The Catechesis on Human Love

CNA has published an extraordinary interview with Bishop Jean Laffitte, secretary of the Vatican’s Pontifical Council for the Family on “The Theology of the Body,” or what he prefers to call, more accurately, “The Catechesis on Human Love.”  A large part of his interview is spent discussing the ongoing debate occurring in “English speaking countries.”

On What Words Mean

On his preference of terminology Bishop Laffitte states:

“Theology of the Body” is not a wrong expression on the condition of respecting the intention of John Paul II, that he was talking about human love and not only a partial focus on the body and on sexuality, being a bodily expression of love. . . .

Personally, I don’t agree with contemplation of the sexual phenomenon without providing the entire context of the mystery of creation, the mystery of God’s calling to experience and to live human love.

The English translation of Blessed John Paul II’s doctrinal teaching as “Theology of the Body”, while not incorrect in a strict sense, does not typify the entirety of his Catecheses on human love. The Catecheses were originally what the Blessed Pope himself chose in 1985 to be the first critical publication made by the John Paul II Institute for Studies on Marriage and Family in Rome . . .

So, “Theology of the Body” is not wrong.  However, if people have no formation on creation, on God’s design, on the anthropology of man and woman, or on the differentiation of the sexes, they then have no ability to defend against the gender ideologies rampant in our secular world today.

He makes a simple and very important point.  The whole way the “Catechesis on Human Love” has been cast in English speaking countries has swung the emphasis to body talk.  Never mind that “Theology of the Body” sounds both esoteric and erotic, how about synthesizing the catechesis under the title “Naked without Shame.”  His advice to swing back to the middle by identifying the pope’s work as accurately as possible will change the terms of the discussion.

On “Mystagogery”

Bishop Laffitte also addresses the question of sexual mysticism.  He stresses the fact that every human body belongs to a person and that sexuality is the ordaining of the union of one person with another in a bodily manner through the sacrament of marriage:

When Pope John Paul II talks about the body, it is crucial to understand that we are talking about an animated body, which is the body of a person.  He stresses the concrete fact that “[t]he desire here is to be united not with just any person, but with this person in particular: This is my wife, this is my husband.”  Thus, the experience of “Theology of the Body” as the language of the body in marriage is ordered to a single person to which one is joined in holy matrimony.  If there is a kind of “mysticism” associated with the language of the body, this is where it is experienced:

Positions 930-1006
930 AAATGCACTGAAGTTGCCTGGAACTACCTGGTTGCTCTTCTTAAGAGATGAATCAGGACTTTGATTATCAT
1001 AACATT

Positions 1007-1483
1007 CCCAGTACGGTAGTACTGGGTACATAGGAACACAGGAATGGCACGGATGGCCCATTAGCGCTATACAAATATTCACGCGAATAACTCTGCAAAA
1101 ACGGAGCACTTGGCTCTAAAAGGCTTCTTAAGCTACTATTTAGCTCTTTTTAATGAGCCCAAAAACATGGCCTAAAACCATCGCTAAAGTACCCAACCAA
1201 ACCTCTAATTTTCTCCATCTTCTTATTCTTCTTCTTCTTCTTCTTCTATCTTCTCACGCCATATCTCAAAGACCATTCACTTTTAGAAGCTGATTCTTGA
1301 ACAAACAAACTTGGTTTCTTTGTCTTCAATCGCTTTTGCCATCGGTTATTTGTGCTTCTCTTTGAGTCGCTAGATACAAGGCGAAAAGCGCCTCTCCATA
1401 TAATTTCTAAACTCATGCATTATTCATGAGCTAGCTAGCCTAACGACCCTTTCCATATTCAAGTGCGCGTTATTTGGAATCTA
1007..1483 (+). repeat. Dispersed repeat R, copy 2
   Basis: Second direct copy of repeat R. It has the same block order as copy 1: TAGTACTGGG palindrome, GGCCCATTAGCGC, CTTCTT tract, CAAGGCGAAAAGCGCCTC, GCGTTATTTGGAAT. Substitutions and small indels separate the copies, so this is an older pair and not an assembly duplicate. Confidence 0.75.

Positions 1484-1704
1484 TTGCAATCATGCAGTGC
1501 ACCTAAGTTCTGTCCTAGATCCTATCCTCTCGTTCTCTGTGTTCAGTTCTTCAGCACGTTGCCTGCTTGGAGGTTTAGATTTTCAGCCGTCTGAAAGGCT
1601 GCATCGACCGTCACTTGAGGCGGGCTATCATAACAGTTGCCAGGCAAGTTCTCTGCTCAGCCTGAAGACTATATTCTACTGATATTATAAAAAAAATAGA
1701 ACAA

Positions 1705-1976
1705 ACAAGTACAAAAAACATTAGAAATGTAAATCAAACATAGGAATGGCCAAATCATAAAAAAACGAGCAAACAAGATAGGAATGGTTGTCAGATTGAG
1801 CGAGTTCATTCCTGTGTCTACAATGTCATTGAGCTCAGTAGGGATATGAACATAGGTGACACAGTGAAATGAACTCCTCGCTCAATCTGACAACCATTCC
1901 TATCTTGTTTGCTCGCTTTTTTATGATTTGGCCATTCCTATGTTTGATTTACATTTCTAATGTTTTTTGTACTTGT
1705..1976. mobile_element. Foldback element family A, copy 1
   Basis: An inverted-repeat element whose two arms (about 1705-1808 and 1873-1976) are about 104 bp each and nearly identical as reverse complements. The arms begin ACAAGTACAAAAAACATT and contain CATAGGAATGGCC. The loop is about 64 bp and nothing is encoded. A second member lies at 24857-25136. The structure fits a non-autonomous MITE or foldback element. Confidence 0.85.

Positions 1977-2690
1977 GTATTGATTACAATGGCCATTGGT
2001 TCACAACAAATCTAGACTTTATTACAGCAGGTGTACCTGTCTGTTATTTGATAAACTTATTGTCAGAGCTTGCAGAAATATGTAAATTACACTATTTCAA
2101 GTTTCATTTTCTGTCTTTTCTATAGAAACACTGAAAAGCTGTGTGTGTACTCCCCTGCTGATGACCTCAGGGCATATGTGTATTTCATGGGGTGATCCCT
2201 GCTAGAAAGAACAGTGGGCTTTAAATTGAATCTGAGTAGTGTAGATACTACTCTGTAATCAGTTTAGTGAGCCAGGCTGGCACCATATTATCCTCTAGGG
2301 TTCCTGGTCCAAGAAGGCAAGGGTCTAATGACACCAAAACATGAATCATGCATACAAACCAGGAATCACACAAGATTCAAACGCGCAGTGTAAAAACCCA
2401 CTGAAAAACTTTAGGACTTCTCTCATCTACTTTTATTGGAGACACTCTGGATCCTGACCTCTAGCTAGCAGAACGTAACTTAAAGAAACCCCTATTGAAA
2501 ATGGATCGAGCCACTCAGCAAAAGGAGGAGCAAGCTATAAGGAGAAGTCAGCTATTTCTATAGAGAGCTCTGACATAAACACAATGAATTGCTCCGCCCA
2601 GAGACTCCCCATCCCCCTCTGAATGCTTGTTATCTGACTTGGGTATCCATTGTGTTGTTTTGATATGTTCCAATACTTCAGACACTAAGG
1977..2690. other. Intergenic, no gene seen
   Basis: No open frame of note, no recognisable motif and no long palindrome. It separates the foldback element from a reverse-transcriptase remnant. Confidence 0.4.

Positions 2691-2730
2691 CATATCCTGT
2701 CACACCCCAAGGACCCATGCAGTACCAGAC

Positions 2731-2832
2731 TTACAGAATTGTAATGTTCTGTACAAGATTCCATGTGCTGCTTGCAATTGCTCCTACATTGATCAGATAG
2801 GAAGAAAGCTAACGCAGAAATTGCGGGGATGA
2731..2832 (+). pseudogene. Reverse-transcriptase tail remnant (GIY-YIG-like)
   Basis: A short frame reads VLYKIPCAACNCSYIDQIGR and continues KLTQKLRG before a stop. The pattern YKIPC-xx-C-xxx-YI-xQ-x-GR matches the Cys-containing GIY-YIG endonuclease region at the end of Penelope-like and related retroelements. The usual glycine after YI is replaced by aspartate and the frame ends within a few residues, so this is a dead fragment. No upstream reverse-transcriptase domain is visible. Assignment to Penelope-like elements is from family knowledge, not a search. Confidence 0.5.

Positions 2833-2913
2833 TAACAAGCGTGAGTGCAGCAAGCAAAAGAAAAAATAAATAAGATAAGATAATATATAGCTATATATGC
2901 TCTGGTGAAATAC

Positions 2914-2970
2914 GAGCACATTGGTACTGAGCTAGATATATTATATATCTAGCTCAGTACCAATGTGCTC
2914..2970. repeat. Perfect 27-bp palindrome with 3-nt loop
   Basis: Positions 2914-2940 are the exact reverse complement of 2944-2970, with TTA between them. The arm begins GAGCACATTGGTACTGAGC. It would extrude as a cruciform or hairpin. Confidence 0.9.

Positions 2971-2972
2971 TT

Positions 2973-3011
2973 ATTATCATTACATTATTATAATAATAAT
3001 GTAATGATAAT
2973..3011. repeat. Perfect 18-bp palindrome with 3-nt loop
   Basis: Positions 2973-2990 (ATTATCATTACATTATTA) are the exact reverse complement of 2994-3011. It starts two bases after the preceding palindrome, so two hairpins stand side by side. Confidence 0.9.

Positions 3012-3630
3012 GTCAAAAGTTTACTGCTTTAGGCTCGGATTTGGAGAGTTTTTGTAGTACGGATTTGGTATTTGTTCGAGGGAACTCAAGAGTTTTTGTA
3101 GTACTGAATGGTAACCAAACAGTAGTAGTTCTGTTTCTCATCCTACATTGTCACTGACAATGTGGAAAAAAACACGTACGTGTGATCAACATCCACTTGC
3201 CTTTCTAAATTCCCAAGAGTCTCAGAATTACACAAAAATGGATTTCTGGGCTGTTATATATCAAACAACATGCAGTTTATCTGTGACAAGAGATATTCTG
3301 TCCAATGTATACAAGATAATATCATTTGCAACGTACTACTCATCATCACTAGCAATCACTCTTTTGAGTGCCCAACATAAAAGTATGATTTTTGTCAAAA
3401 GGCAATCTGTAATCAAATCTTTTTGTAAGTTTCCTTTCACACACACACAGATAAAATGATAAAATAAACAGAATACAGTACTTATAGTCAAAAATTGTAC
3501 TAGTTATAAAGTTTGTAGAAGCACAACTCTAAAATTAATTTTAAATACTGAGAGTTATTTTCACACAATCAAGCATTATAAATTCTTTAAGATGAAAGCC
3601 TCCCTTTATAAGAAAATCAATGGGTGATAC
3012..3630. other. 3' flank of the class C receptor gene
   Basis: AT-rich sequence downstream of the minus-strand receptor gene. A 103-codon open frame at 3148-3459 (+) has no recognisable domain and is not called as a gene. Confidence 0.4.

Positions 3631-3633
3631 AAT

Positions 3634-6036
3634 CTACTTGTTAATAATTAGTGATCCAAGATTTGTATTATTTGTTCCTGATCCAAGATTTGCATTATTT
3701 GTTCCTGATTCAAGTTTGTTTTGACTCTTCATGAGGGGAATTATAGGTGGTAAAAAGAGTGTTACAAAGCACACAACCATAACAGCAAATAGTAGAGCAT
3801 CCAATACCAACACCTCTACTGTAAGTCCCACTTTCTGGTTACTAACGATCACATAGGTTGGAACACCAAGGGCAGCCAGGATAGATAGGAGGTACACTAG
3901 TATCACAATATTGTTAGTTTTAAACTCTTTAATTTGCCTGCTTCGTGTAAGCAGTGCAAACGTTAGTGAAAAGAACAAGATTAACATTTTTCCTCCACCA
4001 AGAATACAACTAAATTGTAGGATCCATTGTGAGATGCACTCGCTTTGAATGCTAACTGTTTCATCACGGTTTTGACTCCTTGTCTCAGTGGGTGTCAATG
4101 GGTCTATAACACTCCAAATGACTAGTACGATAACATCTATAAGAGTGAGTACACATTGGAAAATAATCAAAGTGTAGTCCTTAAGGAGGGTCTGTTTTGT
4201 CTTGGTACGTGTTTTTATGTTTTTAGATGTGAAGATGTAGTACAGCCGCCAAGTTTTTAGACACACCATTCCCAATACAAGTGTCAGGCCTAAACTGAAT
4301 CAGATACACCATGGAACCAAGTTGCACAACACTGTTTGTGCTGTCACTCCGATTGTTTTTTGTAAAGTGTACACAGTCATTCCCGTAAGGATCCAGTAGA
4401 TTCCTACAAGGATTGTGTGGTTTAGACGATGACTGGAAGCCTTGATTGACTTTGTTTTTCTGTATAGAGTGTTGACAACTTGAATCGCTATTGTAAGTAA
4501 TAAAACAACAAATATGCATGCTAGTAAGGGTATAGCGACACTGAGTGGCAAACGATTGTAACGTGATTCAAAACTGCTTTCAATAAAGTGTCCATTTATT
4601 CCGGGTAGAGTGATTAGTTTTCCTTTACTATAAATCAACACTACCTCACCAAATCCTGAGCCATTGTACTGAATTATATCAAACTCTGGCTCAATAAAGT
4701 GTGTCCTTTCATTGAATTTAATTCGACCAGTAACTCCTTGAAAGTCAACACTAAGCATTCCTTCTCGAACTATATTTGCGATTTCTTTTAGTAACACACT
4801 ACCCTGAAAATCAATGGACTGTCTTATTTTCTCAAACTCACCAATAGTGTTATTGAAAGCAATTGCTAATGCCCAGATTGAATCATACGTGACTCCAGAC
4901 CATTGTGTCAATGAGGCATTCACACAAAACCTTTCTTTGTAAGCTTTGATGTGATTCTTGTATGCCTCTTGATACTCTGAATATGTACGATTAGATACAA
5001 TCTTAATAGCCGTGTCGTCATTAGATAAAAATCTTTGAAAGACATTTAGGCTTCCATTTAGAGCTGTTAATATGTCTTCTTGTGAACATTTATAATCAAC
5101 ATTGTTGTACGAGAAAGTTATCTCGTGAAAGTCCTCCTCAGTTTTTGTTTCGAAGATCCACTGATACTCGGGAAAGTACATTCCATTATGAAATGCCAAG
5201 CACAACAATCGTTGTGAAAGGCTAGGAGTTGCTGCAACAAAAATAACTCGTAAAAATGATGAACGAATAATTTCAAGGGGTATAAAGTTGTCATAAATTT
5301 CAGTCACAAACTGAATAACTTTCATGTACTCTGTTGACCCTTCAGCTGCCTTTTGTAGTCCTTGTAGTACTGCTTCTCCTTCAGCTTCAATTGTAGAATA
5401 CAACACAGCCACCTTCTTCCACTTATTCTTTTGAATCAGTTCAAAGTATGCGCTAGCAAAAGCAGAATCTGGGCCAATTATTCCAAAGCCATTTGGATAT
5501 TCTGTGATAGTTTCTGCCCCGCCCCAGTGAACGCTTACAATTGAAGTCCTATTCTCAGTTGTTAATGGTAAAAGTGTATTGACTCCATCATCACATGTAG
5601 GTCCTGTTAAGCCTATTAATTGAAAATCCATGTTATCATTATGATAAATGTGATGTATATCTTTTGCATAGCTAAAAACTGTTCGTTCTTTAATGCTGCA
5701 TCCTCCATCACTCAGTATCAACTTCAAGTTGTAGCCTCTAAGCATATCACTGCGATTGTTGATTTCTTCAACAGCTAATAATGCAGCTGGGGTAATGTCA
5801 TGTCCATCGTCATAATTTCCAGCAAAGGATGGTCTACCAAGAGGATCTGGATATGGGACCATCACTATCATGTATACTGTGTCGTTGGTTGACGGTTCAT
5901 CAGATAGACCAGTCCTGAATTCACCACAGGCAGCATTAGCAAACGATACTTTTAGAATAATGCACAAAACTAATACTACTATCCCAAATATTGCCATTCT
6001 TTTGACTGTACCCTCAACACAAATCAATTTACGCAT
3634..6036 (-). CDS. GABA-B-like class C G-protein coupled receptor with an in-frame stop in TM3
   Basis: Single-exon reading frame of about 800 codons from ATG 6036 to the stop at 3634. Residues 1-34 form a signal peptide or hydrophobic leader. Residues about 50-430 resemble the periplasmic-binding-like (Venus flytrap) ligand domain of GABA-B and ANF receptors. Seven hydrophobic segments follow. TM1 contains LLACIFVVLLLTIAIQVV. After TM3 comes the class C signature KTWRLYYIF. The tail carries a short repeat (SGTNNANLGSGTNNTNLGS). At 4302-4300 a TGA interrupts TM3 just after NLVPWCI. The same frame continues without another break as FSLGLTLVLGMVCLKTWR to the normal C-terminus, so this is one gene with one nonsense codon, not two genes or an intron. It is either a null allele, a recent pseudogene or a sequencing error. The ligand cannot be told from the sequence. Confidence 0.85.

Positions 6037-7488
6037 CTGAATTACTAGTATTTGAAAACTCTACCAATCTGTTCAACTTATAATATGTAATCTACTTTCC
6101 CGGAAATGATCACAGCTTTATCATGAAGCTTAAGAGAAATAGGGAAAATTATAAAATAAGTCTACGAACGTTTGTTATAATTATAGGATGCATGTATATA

If we develop a mysticism of sexuality, in a reduced meaning of the word, then we could make the argument of an interchangeable sexuality.

And why not? If sexuality were wonderful only in this aspect – mere intercourse between a man and a woman – then why should it not be the same for this man and another woman, and another, and another?

No – it’s not like that at all. It’s a personal event. Such union is between two persons, one made for the other in God’s Providence . . . .

Personally, I don’t agree with contemplation of the sexual phenomenon without providing the entire context of the mystery of creation, the mystery of God’s calling to experience and to live human love.

On Vulgarity

Bishop Laffitte concentrates on the manner in which we discuss Blessed John Paul II’s “Catechesis on Human Love”: 1) he is refutes the idea that it is fitting to lift the veil off sexuality in order to communicate the beauty of married love to the modern world; 2) he is suggests that the nature of the pope’s catechesis defies being dumbed down to a purely “vulgate” presentation.  To do so is to falsify it.

First, on the tendency to unveil sexual values:

There is a danger of vulgarizing here a crucial truth of our Faith that needs rather to be contemplated.   It requires a silence. Sometimes in reading Blessed John Paul II’s Catecheses, you read only half of a page and then have to stop … you cannot continue … because it provokes within you a kind of loving meditation of what God has made. You enter into the mystery. . . .

The beauty of the body reflects the presence of the spirit, which is a mystery. And yet, we still have to contend with the reality of sin.

Man and woman have sinned, and in our bodies we bear the consequences of this wound in our nature.

That’s why it’s unrealistic – even a kind of angelism – to imagine that we can discuss or express our sexuality in an indifferent manner.

Secondly, on the tendency to “over-popularize” the “Catechesis on Human Love”:

Personally, I am against any notion that we should reduce all difficult thought, or any difficult articulation of ideas, assuming in advance that people are unintelligent.